Happy liver, happy layer

Avian influenza, also known as bird flu, is a viral infection that primarily affects birds, including layer hens. The most common and well-known strain of avian influenza is caused by influenza A subtype H5N1. The avian influenza virus can cause a range of symptoms in infected birds, depending on the strain and the severity of the infection and the severity of an outbreak can vary among different strains of the virus. Some strains may cause mild illness, while others can be highly pathogenic and result in significant mortality rates among infected birds. The virus primarily targets the respiratory and digestive systems in birds, but it can also affect other organs.  In severe cases of avian influenza, the virus can lead to systemic infections and damage multiple organs, including the liver.

The avian influenza virus can cause inflammation and lesions in the liver. The severity of liver involvement in combating the virus may vary depending on factors such as the strain of the virus, the age and species of the bird, and the presence of any pre-existing health conditions. The virus can lead to degeneration and even necrosis (cell death) of liver cells. Liver damage in birds infected with avian influenza is often a result of the body’s immune response to the virus. The liver plays a crucial role in the immune response and detoxification processes in the body, so any damage to the liver can have broader health implications for the infected bird.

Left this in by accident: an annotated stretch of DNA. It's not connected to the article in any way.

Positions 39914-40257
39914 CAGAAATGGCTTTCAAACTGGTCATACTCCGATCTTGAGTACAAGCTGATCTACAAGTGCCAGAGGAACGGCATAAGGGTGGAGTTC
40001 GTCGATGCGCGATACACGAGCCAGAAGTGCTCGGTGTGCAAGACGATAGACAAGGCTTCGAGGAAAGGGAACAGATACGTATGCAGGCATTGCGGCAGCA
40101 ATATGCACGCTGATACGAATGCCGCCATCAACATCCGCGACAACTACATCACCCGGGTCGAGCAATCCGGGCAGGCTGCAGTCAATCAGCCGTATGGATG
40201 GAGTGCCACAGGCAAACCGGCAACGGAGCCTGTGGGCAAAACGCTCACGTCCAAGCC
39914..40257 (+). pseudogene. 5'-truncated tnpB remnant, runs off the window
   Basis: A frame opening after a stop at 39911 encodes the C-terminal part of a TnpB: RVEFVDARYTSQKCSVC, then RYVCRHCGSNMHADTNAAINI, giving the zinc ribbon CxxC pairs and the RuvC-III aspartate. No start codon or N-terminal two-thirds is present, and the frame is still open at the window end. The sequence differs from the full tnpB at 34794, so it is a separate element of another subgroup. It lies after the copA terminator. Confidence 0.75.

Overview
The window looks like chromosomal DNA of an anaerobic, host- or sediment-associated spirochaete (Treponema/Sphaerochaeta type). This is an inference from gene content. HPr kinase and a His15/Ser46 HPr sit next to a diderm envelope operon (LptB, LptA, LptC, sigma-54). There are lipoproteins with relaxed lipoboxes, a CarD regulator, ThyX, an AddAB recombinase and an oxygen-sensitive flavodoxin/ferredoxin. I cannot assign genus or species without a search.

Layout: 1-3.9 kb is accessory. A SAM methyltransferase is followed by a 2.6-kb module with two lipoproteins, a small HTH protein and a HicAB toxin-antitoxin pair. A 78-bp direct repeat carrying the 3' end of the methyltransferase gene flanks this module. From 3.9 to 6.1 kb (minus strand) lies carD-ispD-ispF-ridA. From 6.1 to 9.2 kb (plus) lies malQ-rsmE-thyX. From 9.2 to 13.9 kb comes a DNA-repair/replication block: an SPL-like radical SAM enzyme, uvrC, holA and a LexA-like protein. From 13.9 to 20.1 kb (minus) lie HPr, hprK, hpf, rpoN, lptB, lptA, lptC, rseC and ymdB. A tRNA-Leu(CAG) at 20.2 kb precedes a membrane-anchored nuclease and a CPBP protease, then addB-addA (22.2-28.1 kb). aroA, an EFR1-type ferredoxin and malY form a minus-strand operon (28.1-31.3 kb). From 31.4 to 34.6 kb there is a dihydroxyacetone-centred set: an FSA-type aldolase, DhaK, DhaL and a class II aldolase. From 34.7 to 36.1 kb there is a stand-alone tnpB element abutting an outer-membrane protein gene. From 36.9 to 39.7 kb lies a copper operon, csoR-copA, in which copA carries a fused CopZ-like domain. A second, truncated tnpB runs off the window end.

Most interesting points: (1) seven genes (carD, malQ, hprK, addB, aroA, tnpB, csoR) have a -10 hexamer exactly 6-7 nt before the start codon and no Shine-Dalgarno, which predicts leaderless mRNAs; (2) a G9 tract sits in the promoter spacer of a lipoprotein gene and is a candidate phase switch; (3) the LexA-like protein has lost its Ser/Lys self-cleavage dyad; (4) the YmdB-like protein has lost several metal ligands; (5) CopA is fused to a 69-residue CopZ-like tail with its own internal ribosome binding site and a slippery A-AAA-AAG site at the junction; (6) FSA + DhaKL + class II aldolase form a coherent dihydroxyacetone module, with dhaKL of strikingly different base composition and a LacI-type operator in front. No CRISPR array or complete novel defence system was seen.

The liver is involved in the synthesis of acute-phase proteins (macrophages) via the Kupffer cells, which are part of the innate immune response. These macrophages help recognise and eliminate pathogens, including viruses, and their production is often upregulated in response to infection. The liver also produces interferons, which are signalling proteins that help neighbouring cells resist viral replication. The liver is responsible for detoxifying harmful substances. During a viral infection, it may encounter increased levels of toxins or metabolic byproducts. The liver plays a central role in regulating metabolism and energy balance. During a viral infection, the chicken’s metabolism may be altered, and the liver helps to ensure a proper energy supply for the immune response. It may mobilise energy reserves and modulate metabolic pathways to support the chicken’s overall health. While the primary site for antibody production is the spleen and other lymphoid tissues, the liver can also contribute to the production of antibodies during an immune response. Maintaining optimal liver function is crucial for the overall health of the chicken and its ability to cope with the additional stress imposed by the viral infection.

Control measures such as quarantine, culling infected birds, and implementing biosecurity measures are commonly employed to reduce the risk of transmission and prevent the spread of avian influenza among poultry populations. Feed additives can also be added to the diet to help support the liver, both during an infection and also post-infection when the bird is recovering. One such feed additive is betaine, which can play a significant role in supporting the liver in fighting possible infections as well as in alleviating liver damage in chickens.

All about betaine

Betaine is composed of three methyl groups with a hydrophobic nature and one carboxyl group with a hydrophilic nature. Acute or chronic liver injuries, dysfunction, and failure could be mediated via either the direct effect of betaine on the mitochondria that alleviate oxidative stress or via the inhibition of satellite cell activities.

The mechanism of betaine in poultry liver injuries (adapted from Abd El-Ghany & Babazadeh, 2022).

Betaine reverses inflammation

Betaine is believed to reverse inflammation and the accumulation of fat and connective tissue by several mechanisms: